[Instant Pot] Insta-Artichokes! How to Steam Whole Artichokes in a Pressure Cooker

cooked artichoke garnished with fresh herbs and lemon.

With Instant Pot, whole steamed artichokes are faster and easier than ever! Read on for everything you need to know to master this special treat.

Original publish date February 2, 2015. Updated 2022 with new photos and expanded information.

The artichoke: nature’s finger food.

Au naturale. Simply steamed. Is any other plain vegetable quite so botanically romantic? Maybe it’s the delicately sweet flavor. Maybe it’s because they love cool, salty California air, like I do. Maybe it’s because you’re literally eating a dang flower! Whatever it is, sitting down to share an artichoke is something special.

Why to Use Instant Pot for Artichokes

Artichokes have earned a reputation for being a pain to prepare – their tough structures definitely need some cooking before they’re ready to melt in your mouth. On the stove top, you’re looking at upwards of 40 minutes of babysitting the pot, making sure the water level doesn’t boil too low.

Inside of a pressure cooker, water boils at a higher temperature which allows a dramatically shorter cook time. And with Instant Pot, you can safely “set it and forget it” and look forward to dipping tender leaves into your garlic butter faster than ever!

Step By Step: How to Cook

Prepare Artichokes

slicing off top third of artichoke with serrated bread knife.

Wash your artichokes, discard any damaged outer leaves, and use a large sharp knife to chop off the stem and the top third of each artichoke.

If desired, you may choose to snip off the thorny tip of each external leaf – but understand that these soften after cooking, so the task is mostly aesthetic. If I’m in a hurry (like usual!) I leave them intact.

To prevent browning, you can apply lemon juice to the cut edges: simply wipe a fresh lemon wedge over each artichoke top.

raw artichoke with top sliced off, rubbed with lemon wedge.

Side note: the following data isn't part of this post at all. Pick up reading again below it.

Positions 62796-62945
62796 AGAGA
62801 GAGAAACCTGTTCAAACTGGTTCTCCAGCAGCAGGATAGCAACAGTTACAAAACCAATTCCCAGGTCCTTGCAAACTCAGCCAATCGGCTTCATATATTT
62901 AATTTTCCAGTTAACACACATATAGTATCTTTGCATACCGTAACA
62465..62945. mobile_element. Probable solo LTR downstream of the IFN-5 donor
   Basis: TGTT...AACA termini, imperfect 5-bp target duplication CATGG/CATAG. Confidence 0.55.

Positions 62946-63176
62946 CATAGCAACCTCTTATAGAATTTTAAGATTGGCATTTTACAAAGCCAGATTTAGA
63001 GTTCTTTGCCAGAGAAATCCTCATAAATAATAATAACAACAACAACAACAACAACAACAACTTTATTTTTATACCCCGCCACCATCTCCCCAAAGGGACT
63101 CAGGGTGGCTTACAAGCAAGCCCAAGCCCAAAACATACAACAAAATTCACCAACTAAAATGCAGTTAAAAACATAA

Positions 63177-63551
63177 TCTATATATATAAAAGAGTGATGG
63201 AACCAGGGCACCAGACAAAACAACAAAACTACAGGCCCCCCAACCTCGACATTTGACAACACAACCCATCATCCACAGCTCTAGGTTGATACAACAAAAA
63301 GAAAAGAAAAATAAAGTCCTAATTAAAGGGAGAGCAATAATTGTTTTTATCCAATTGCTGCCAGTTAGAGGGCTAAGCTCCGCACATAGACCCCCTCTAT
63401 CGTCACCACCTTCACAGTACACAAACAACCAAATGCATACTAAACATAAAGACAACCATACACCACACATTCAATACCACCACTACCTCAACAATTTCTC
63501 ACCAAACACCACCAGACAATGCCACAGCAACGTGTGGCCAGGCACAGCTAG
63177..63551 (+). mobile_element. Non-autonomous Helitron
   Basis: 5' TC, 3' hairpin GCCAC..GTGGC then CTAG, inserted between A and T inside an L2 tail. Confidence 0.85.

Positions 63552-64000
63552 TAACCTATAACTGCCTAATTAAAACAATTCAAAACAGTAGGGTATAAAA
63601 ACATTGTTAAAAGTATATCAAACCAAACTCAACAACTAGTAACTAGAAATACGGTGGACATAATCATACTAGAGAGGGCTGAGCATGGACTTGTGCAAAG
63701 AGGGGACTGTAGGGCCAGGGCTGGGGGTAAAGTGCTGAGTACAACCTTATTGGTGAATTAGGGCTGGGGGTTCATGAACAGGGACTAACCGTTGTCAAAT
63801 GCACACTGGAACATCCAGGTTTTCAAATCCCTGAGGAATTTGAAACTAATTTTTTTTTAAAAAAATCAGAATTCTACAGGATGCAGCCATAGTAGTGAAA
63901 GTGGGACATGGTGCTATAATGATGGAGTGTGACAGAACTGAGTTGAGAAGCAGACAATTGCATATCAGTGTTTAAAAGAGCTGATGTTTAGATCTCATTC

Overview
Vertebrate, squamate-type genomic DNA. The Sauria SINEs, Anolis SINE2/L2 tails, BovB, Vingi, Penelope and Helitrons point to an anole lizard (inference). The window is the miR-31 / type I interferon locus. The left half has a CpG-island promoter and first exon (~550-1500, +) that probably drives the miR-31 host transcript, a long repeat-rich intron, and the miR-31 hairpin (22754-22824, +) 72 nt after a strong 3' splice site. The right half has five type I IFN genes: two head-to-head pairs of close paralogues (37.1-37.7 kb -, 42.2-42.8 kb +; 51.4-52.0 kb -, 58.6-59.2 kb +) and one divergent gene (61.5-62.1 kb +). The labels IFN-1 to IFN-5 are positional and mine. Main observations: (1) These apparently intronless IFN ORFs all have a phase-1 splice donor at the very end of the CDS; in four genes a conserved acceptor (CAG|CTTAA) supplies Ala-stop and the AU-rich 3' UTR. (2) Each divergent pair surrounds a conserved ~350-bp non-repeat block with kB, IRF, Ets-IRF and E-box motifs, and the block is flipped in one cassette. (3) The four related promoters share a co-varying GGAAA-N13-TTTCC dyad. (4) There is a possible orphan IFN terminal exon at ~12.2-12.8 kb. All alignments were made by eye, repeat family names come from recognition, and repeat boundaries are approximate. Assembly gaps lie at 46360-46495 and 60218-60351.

Pressure Cook

two raw artichokes on rack over water, ready to pressure cook in instant pot.

In your Instant Pot, pour in a cup of water (or 1.5 cups if you’re using an 8-quart model), add any desired aromatics, then place the trivet rack or a steamer basket to hold your artichokes. You can place them stem-side-down or stem-side-up – I have not noticed a difference between these arrangements, so use whatever placement is a better fit for your batch.

Close the lid, select the manual high pressure mode, and set the proper cook time (more on that in the next section: How Long to Pressure Cook?). When the cooking time is complete, carefully open the valve for a quick release and ENJOY! They can be served hot or chilled.

two cooked artichokes in instant pot

How Long to Pressure Cook Artichokes?

The trickiest thing about pressure cooking artichokes is deciding how long to let them cook. I’ll preface this challenge by emphasizing that if you’re worried about overcooking, it is smart to start with a shorter cook time – you can always turn the cooker back on for a couple of extra minutes if needed. Having said that… two main factors determine ideal cook time:

Artichoke Size: Small, Medium, Large…?

Seasoned Instant Pot cooks know that the size or thickness of whatever you’re cooking is the main variable in determining the proper cook time. The batch size is rarely important – it doesn’t matter if you’re cooking a single artichoke, or packing your cooker to max capacity (as long as you’re allowing decent airflow). What matters most is the size!

I’ve learned about how artichokes are categorized by size from the California Artichoke Advisory Board. This industry resource reports size grades based on count per case, so I’m translating these rules into individual artichoke weights for consumers like us:

Large artichokes are about 12-15 ounces, or 340-425 grams. This is the size I most often find in my local stores.

Medium artichokes are about 7-11 ounces, or 200-310 grams.

Small artichokes are about 6 ounces, or 170 grams. Any produce smaller than this would be sold as “baby artichokes” which would call for an even shorter cook time. I have not tried baby artichokes in my pressure cooker yet, but I will keep an eye out for my next chance to find a bag of them!

I have cooked a bunch of artichokes in my Instant Pot, and my general guideline is to pressure cook large artichokes for 15 minutes, medium artichokes for 10 minutes, and small artichokes for 5 minutes. However, sometimes adjustments are needed…

Seasonality and Freshness: How Tender or Tough…?

If you’ve cooked a few artichokes, you’ll know that some are a little fresher and more supple, and don’t need to cook as long – while others are extra fibrous and ornery, and benefit from extra cooking time.

Seasonality, growing conditions and freshness are all factors. In the USA, the vast majority of artichokes are grown in California. They are produced year-round, but the main harvest season is Spring (~ March to May). In my experience, artichokes obtained early in this period are the most likely to be tender and quick-cooking.